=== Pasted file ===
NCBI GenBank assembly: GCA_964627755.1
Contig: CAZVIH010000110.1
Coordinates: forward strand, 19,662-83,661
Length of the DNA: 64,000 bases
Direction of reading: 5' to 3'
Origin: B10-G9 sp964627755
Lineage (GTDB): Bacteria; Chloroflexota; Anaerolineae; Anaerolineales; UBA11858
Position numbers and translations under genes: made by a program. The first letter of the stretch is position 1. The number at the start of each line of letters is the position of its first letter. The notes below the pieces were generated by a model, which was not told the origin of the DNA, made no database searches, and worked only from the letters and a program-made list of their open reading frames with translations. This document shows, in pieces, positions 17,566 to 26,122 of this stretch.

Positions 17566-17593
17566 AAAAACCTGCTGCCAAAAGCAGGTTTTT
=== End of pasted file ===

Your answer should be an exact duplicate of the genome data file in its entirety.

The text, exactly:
NCBI GenBank assembly: GCA_964627755.1
Contig: CAZVIH010000110.1
Coordinates: forward strand, 19,662-83,661
Length of the DNA: 64,000 bases
Direction of reading: 5' to 3'
Origin: B10-G9 sp964627755
Lineage (GTDB): Bacteria; Chloroflexota; Anaerolineae; Anaerolineales; UBA11858
Position numbers and translations under genes: made by a program. The first letter of the stretch is position 1. The number at the start of each line of letters is the position of its first letter. The notes below the pieces were generated by a model, which was not told the origin of the DNA, made no database searches, and worked only from the letters and a program-made list of their open reading frames with translations. This document shows, in pieces, positions 17,566 to 26,122 of this stretch.

Positions 17566-17593
17566 AAAAACCTGCTGCCAAAAGCAGGTTTTT